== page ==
It is all about price. Let’s face it. At the end of the day, we’re all competing with the dot-com sites. That’s the reality of where we are today
The traveler is used to is paying for a seat and a bag and a meal and all of the different things that come now with the unbundling of fares.
If the travel agent does not compete at that level, they are going to lose the booking. They have to be able to say, “your base fare is a €100, but your bag is an extra €20 and your seat is an extra €50, should they look at what the best value option, where they will have a bundle option where your bag and your seat might be included at a slightly higher fare (as with SAS).
If you break it down and go for the cheapest fare and then add your bag and your meal in afterwards, it is actually more expensive. It is reversing how they think.
It is trying to get the travel agent to say, “What is it that the traveller actually wants” as opposed to saying, “What’s the cheapest?”
The difference between what we do and what the bed banks would do is that we, all of our contracts would be directly with the hotels.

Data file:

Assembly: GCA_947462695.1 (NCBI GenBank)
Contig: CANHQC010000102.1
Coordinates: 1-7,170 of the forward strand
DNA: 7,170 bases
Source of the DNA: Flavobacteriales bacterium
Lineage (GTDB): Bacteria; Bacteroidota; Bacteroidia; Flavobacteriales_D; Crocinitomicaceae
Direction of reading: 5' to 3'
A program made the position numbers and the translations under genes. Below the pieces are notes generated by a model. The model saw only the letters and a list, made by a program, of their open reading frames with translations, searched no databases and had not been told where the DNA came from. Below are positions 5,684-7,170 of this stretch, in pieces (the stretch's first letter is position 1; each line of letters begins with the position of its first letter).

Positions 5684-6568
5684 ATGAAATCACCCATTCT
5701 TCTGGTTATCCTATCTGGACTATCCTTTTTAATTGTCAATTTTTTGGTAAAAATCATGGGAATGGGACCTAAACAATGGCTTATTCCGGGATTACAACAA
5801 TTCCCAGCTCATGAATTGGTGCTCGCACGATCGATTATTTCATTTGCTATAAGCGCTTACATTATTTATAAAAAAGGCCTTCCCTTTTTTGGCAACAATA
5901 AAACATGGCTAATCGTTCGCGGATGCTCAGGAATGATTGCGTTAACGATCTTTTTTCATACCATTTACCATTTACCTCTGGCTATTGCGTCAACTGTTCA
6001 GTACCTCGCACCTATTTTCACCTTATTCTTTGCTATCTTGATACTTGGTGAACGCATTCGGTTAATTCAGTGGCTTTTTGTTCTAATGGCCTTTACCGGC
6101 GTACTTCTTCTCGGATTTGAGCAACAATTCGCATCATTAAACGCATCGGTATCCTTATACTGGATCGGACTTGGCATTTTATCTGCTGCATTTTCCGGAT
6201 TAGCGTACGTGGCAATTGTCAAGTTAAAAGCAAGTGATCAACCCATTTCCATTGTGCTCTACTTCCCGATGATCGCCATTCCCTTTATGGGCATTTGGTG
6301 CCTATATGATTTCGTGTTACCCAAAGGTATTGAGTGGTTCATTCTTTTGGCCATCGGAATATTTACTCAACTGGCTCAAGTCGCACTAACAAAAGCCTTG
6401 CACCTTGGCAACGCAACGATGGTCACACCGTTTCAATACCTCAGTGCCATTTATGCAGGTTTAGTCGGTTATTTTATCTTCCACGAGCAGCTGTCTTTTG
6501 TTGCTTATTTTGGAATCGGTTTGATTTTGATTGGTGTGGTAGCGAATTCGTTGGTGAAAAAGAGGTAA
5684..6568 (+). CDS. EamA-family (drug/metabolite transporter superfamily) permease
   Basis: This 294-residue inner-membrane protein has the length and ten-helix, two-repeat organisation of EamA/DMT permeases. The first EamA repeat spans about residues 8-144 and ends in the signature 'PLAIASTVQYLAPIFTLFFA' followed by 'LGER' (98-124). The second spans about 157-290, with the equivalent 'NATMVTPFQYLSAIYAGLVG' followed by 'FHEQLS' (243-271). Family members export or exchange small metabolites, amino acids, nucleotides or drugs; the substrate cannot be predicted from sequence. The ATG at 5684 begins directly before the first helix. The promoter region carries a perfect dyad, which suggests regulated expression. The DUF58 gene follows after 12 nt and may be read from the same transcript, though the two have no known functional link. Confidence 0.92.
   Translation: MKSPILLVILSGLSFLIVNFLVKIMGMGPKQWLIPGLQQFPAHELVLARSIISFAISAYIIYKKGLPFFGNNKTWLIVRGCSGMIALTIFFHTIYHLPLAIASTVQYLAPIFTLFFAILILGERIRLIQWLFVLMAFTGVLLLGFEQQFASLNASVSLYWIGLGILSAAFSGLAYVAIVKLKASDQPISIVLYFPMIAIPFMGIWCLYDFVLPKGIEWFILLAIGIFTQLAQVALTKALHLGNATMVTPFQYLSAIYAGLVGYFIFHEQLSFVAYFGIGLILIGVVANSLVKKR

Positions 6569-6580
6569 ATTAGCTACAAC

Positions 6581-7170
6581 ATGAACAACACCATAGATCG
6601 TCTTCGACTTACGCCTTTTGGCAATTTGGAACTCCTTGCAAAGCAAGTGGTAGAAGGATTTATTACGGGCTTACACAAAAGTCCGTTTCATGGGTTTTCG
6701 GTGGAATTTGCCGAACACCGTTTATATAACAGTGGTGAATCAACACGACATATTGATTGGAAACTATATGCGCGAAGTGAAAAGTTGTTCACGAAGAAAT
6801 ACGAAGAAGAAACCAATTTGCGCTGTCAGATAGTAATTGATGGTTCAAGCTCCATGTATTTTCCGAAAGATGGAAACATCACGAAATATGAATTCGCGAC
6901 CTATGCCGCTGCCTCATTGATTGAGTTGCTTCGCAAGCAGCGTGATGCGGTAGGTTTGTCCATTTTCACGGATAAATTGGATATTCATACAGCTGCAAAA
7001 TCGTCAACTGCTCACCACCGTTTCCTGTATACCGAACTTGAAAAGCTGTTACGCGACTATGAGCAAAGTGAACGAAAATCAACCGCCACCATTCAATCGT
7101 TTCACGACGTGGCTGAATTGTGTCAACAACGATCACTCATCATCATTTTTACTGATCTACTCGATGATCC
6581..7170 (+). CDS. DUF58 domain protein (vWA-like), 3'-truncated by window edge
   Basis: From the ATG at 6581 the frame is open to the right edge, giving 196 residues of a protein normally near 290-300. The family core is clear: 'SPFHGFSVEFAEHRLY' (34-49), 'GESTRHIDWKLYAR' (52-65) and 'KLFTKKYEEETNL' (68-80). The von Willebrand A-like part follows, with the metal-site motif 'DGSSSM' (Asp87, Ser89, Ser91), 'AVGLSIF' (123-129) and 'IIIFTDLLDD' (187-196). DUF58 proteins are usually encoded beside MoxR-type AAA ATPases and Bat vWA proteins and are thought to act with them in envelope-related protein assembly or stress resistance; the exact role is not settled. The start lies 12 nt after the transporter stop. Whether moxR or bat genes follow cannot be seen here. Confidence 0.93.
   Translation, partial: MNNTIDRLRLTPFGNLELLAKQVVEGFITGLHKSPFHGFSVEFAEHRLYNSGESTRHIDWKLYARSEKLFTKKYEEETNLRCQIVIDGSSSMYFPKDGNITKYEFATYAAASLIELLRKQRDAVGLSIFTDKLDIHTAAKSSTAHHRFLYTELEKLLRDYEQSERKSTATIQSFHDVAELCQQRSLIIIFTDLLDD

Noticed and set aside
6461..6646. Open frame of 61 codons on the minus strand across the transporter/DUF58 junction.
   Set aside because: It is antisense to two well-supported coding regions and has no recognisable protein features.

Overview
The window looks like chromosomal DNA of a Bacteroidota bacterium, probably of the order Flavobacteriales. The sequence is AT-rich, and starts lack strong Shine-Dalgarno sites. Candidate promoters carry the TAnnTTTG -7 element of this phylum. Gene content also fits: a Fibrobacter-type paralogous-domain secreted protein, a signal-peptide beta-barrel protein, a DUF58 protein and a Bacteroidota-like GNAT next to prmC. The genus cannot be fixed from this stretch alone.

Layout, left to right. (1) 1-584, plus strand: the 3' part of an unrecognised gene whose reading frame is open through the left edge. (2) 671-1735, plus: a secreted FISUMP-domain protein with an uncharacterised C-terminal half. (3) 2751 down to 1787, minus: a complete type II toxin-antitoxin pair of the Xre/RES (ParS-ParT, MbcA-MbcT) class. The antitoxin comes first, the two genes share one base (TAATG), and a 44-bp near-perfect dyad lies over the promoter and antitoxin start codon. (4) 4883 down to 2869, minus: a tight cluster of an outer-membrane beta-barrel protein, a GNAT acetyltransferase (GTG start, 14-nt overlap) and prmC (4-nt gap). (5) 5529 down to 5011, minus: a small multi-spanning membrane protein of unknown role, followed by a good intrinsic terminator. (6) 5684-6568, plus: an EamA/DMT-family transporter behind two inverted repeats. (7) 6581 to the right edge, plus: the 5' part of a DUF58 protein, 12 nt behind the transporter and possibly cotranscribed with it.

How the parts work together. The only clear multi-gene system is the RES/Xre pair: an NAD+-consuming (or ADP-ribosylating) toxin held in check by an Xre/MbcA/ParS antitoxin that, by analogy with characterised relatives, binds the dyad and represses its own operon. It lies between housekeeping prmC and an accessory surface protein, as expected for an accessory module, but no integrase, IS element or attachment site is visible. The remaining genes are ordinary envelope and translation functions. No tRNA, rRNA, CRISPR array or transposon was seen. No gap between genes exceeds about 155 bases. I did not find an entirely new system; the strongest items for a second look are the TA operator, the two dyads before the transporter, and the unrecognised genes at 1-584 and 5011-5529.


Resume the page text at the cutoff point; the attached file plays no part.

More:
We do not get as involved in these chains, if you like, of distribution,.
We are going back to the source of where, so our agreements would be with the hotel,, the IHG, Marriott’s, whatever the hotel chains would be.
At the end of 2015, we were the fourth largest hotel sales globally, after Priceline, Expedia & CTrip. With 650,000 hotels available in our booking system, We are larger than both Sabre and Amadeus combined. We are currently running a 48pc attachment rate to every 100 airline seats sold.
Our technology is designed to streamline that., to make sure that the content is presented through Smartpoint with visuals.
We have taken the API, in a similar way to what we’ve done with the airlines and the merchandising platform where, for all intents and purposes, it looks quite similar to the airline website.
Similarly, we’ve done the same with the hotel content and car hire content where we’re able to take the direct feeds from the hotels retaining theirbranding. If they want to put in ,photographic images, they can feed it directly in through our Universal API.
It is a whole different field than just looking at the cryptic entries that people shied away from in the past. Smartpoint brings a whole change in the look and feel of the booking process.
The difference between what we do and what the bed banks would do is that we, all of our contracts would be directly with the hotels.